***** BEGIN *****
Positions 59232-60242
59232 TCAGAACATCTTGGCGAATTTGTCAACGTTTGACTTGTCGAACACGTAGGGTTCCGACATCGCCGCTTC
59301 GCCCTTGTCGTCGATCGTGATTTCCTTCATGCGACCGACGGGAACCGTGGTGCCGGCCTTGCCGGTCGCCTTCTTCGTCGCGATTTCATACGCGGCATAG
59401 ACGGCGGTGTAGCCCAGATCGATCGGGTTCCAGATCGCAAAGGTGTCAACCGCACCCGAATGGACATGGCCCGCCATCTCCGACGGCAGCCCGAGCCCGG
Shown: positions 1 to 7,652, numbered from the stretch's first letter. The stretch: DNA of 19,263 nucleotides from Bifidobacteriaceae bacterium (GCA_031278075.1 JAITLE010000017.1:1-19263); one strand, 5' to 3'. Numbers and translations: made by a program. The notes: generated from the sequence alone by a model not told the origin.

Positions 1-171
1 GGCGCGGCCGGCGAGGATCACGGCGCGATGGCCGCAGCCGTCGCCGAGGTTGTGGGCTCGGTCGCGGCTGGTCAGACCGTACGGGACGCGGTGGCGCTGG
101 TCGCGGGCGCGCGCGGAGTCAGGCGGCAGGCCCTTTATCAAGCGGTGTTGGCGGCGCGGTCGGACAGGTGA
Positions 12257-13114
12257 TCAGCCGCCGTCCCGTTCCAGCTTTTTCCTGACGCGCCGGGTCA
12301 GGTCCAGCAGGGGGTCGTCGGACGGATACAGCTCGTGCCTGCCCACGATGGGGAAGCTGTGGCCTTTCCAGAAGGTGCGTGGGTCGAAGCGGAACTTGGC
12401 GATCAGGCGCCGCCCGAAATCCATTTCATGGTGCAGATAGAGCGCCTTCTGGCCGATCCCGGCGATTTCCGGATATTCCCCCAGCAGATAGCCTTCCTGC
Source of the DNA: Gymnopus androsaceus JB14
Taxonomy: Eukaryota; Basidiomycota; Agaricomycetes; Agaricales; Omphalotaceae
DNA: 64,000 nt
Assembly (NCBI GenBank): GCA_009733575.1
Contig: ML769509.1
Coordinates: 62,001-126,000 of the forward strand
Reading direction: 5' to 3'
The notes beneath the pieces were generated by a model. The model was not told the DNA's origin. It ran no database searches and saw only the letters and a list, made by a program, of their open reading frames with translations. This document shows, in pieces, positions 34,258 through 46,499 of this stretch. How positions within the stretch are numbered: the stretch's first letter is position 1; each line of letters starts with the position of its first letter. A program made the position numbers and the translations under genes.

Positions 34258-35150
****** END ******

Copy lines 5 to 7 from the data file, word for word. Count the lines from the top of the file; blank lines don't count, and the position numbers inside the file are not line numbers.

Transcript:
Shown: positions 1 to 7,652, numbered from the stretch's first letter. The stretch: DNA of 19,263 nucleotides from Bifidobacteriaceae bacterium (GCA_031278075.1 JAITLE010000017.1:1-19263); one strand, 5' to 3'. Numbers and translations: made by a program. The notes: generated from the sequence alone by a model not told the origin.

Positions 1-171
1 GGCGCGGCCGGCGAGGATCACGGCGCGATGGCCGCAGCCGTCGCCGAGGTTGTGGGCTCGGTCGCGGCTGGTCAGACCGTACGGGACGCGGTGGCGCTGG